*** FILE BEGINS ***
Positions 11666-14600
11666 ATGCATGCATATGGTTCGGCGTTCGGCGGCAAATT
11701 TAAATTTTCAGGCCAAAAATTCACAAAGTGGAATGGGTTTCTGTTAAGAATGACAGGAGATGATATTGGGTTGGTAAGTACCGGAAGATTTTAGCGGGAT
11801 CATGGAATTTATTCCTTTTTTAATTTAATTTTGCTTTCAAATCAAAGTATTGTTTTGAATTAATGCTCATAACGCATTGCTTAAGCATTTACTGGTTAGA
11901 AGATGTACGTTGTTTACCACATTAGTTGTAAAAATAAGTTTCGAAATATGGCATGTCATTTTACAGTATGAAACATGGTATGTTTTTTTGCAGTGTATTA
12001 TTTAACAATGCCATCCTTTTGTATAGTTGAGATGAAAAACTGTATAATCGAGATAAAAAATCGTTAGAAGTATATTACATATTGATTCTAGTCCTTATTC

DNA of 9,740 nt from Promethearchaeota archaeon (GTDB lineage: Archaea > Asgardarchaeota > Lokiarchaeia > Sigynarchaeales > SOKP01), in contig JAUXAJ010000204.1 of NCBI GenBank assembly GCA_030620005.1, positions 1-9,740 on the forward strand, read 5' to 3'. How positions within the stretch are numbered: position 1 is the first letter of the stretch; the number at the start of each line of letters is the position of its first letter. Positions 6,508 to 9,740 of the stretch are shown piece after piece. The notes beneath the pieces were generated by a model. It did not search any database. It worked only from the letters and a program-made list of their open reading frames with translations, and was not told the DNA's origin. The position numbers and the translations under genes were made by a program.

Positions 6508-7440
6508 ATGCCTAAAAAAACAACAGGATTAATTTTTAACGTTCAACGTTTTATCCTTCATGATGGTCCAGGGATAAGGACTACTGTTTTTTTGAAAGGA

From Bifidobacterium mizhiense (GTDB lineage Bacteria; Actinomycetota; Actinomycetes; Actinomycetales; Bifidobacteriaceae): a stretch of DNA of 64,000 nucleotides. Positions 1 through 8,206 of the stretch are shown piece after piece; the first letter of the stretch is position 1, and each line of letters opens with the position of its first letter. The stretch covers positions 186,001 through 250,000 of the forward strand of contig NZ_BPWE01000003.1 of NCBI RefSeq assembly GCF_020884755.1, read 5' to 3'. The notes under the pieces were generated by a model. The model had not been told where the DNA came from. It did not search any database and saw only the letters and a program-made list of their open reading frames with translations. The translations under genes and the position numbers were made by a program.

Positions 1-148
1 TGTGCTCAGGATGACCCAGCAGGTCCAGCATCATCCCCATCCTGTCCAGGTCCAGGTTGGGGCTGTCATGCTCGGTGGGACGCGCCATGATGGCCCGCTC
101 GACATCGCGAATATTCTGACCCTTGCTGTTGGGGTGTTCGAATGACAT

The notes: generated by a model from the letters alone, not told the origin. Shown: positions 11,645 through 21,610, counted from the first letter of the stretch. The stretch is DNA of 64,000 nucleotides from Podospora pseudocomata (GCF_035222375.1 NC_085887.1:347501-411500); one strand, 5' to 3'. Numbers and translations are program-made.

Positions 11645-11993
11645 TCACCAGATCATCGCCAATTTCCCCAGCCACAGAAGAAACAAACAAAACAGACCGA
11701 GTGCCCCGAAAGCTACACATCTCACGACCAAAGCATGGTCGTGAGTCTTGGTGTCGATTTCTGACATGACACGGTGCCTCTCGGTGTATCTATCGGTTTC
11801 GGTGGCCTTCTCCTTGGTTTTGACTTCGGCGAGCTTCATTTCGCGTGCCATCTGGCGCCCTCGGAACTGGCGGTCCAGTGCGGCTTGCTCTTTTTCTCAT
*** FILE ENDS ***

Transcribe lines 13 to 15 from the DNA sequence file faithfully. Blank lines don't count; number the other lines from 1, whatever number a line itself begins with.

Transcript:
101 GACATCGCGAATATTCTGACCCTTGCTGTTGGGGTGTTCGAATGACAT

The notes: generated by a model from the letters alone, not told the origin. Shown: positions 11,645 through 21,610, counted from the first letter of the stretch. The stretch is DNA of 64,000 nucleotides from Podospora pseudocomata (GCF_035222375.1 NC_085887.1:347501-411500); one strand, 5' to 3'. Numbers and translations are program-made.

Positions 11645-11993